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Jewel of the Seas to visit Midcoast Maine

Midcoast to go all out for megaship’s first visit.

By Sally Noble
Click to expandThe 962-foot-long cruise ship Jewel of the Seas will send passengers ashore by tender.
Click on the image above to expand.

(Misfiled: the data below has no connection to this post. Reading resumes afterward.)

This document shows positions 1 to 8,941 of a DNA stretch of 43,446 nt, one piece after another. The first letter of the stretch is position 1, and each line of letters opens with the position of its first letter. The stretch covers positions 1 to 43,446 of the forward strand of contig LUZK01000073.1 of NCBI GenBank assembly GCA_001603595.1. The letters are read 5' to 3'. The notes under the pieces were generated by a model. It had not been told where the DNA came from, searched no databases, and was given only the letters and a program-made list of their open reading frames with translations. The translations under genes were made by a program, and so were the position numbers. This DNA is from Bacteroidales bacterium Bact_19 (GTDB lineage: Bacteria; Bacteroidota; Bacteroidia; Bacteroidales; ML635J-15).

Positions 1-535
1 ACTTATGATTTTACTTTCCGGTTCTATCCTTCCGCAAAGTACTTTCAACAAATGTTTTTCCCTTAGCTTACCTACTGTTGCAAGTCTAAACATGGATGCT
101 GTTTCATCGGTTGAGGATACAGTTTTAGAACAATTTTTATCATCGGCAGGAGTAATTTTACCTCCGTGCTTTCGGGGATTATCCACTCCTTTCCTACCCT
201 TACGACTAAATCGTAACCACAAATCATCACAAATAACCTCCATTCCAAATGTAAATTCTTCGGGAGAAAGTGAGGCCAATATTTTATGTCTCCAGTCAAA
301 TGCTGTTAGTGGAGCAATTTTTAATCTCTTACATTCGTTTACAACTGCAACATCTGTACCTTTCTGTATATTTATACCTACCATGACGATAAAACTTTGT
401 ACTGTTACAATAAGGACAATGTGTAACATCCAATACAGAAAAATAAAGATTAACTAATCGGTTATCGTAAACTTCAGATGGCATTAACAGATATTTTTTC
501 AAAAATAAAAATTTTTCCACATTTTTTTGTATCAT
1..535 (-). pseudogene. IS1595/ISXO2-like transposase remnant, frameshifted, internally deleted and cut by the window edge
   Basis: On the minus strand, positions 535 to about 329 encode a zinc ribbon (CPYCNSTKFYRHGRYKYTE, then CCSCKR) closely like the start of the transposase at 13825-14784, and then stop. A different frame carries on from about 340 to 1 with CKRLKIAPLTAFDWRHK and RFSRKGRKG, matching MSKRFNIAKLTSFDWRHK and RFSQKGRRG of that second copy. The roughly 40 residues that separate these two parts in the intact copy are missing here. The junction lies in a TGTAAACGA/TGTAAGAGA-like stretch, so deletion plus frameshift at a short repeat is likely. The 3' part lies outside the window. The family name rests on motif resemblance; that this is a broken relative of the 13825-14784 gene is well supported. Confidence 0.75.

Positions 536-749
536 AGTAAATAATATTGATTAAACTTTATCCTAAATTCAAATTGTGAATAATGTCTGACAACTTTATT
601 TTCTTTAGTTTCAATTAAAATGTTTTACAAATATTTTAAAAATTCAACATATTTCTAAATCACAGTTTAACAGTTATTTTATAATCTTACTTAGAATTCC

At dawn on Sunday, October 4, 2009, the 962-foot-long Royal Caribbean Cruise Line’s cruise ship Jewel of the Seas will drop anchor off Rockland Harbor. By 7:00 a.m., the first of a series of mustard-yellow tenders will be lowered from the megaship, which carries about 2,500 passengers and 760 crew, ready to ferry those passengers to waiting tour buses. The tenders will dock at Harbor Park, where two bands will welcome them — the local Bay Winds North Band and the jazz-playing Breakers — the goal is to put cruise ship passengers in the mood to plunge into a bountiful line-up of local sightseeing options.                          “We’re hoping it will be a lovely fall day and people will stroll Main Street, stopping at galleries, shops and, of course, the Farnsworth Museum,” said Lorain Francis, director of Rockland Main Street, Inc., which is part of the National Historic Trust. Francis and her team have been planning for this event for nearly a year. “Think about it — there’s training all the welcome volunteers and addressing Homeland Security issue,” she said. Rockland Harbor will be the first stop in the Jewel’s seven-day round-trip cruise from Boston (the cruise itinerary also includes stops in Bar Harbor, Maine; Saint John, New Brunswick; and Halifax, Nova Scotia). It is hoped by many that this will be a big step forward in boosting Midcoast tourism, and could mark Rockland and Camden’s place on Maine’s map of preferred cruise ship stops. “The Maine region is growing in popularity,” said Christopher Allen, director of deployment and itinerary planning for Royal Caribbean Cruises. The number of guests Royal Caribbean will carry to Maine will have grown 64 percent from 2008 to a year from now (based on advanced bookings), according to Allen.  “That translates into 73,000 more visits,” he summarized.   The Jewel of the Seas will be visiting a city that has transformed itself from working class scruffy to charming and chic. Rockland, after all, first made the map of Maine with its limestone industry, then a Birdseye factory dominated the waterfront scene in the 1940s and 1950s, recalled Frank Isganitis, secretary of the Chamber of Commerce for Penobscot Bay Region. Smaller cruise operations — American Cruise Line and American Canadian Line — have visited Rockland in past years, but this first big ship will make a significantly larger splash.  Fall foliage may draws the tourists in this shoulder season, but things turn relatively quiet after the busy summer season. “Rockland and Camden realize that it’s important to have a diverse economic mix,” said Amy Powers, director of Cruise Maine. “You don’t want to throw all your eggs in one basket, especially in this economy.” Passengers will be offered experiences ranging from kayaking to wine tasting, and from from fly-fishing to daysailing. The ship plans to offer four official excursions:  “Best of Midcoast Maine and Lobster Bake,” “Camden and Mount Battie Summit,” and “Owl’s Head Transportation Museum and Lighthouse.” On the fourth excursion, owner Bettina Doulton will welcome visitors that arrive at her Cellar Door Winery aboard Jim Gamage’s “All Aboard Trolley” after a short trolley ride from Rockland. The experience, said Doulton, will offer a “unique perspective of Maine — come by cruise ship to visit a winery.” The Jewel of the Seas appeals to a healthy, active, middle-aged market. Treadmills sport ocean views and aerobics classes are held on a suspended wood floor that is surrounded by huge wrap-around windows. A climbing wall towers at the top of the ship and a full-length sports court stands ready for a game of basketball. Since this ship accommodates the fitness-focused, Rockland and the surrounding towns plan to keep these passengers active with fly-fishing tours and windjammer experiences.  Super Fly Charters plans to welcome disembarking cruise-ship passengers with a chance to go fishing for striped bass, blue fish, and blue fin tuna. Breakwater Kayaking will offer guided tours past the Rockland lighthouse – a vigorous experience not designed for the out-of-shape novice.  “If this is their first kayak experience,” warned owner Mark DiGirolamo, “they will have to remember that they are the kayak’s motor and they have to put in the effort.” Meanwhile, for cruise ship passengers who like to meander while in port, there will be a stream of shuttle buses running between Rockland and Camden all day.  The day of local sightseeing will end at 5:00 p.m., when the last tender will depart from Harbor Park. Shortly afterward the Jewel of the Seas will literally sail into the sunset, headed, said Allen, for the next “quaint New England town.”
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